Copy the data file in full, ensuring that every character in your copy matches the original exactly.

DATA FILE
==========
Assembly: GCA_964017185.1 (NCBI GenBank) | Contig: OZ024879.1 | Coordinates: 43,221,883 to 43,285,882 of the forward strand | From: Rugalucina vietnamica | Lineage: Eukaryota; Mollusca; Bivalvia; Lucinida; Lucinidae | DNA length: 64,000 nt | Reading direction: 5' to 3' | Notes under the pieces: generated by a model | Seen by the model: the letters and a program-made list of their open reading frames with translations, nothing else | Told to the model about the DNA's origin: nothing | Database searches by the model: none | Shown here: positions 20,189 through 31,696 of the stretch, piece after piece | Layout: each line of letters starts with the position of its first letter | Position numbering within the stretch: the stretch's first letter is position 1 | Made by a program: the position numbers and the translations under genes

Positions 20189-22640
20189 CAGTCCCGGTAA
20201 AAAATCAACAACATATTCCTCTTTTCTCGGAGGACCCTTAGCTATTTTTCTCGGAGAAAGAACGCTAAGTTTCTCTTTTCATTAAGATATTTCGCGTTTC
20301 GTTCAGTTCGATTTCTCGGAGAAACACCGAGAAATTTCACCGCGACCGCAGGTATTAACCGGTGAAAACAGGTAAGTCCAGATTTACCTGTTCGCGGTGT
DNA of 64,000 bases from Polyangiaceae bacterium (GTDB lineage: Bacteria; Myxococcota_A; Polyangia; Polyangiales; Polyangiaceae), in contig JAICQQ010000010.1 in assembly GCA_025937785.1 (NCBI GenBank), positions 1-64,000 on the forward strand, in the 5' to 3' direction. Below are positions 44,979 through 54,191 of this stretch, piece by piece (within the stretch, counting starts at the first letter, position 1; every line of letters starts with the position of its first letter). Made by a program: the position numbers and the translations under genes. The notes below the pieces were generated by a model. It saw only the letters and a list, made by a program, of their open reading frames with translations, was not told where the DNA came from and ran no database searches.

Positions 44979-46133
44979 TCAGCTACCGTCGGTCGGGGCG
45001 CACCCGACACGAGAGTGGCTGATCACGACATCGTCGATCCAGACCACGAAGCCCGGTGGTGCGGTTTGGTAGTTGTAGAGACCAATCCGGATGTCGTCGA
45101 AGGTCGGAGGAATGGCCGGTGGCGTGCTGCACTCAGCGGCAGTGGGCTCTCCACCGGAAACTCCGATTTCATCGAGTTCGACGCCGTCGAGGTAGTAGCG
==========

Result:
Assembly: GCA_964017185.1 (NCBI GenBank) | Contig: OZ024879.1 | Coordinates: 43,221,883 to 43,285,882 of the forward strand | From: Rugalucina vietnamica | Lineage: Eukaryota; Mollusca; Bivalvia; Lucinida; Lucinidae | DNA length: 64,000 nt | Reading direction: 5' to 3' | Notes under the pieces: generated by a model | Seen by the model: the letters and a program-made list of their open reading frames with translations, nothing else | Told to the model about the DNA's origin: nothing | Database searches by the model: none | Shown here: positions 20,189 through 31,696 of the stretch, piece after piece | Layout: each line of letters starts with the position of its first letter | Position numbering within the stretch: the stretch's first letter is position 1 | Made by a program: the position numbers and the translations under genes

Positions 20189-22640
20189 CAGTCCCGGTAA
20201 AAAATCAACAACATATTCCTCTTTTCTCGGAGGACCCTTAGCTATTTTTCTCGGAGAAAGAACGCTAAGTTTCTCTTTTCATTAAGATATTTCGCGTTTC
20301 GTTCAGTTCGATTTCTCGGAGAAACACCGAGAAATTTCACCGCGACCGCAGGTATTAACCGGTGAAAACAGGTAAGTCCAGATTTACCTGTTCGCGGTGT
DNA of 64,000 bases from Polyangiaceae bacterium (GTDB lineage: Bacteria; Myxococcota_A; Polyangia; Polyangiales; Polyangiaceae), in contig JAICQQ010000010.1 in assembly GCA_025937785.1 (NCBI GenBank), positions 1-64,000 on the forward strand, in the 5' to 3' direction. Below are positions 44,979 through 54,191 of this stretch, piece by piece (within the stretch, counting starts at the first letter, position 1; every line of letters starts with the position of its first letter). Made by a program: the position numbers and the translations under genes. The notes below the pieces were generated by a model. It saw only the letters and a list, made by a program, of their open reading frames with translations, was not told where the DNA came from and ran no database searches.

Positions 44979-46133
44979 TCAGCTACCGTCGGTCGGGGCG
45001 CACCCGACACGAGAGTGGCTGATCACGACATCGTCGATCCAGACCACGAAGCCCGGTGGTGCGGTTTGGTAGTTGTAGAGACCAATCCGGATGTCGTCGA
45101 AGGTCGGAGGAATGGCCGGTGGCGTGCTGCACTCAGCGGCAGTGGGCTCTCCACCGGAAACTCCGATTTCATCGAGTTCGACGCCGTCGAGGTAGTAGCG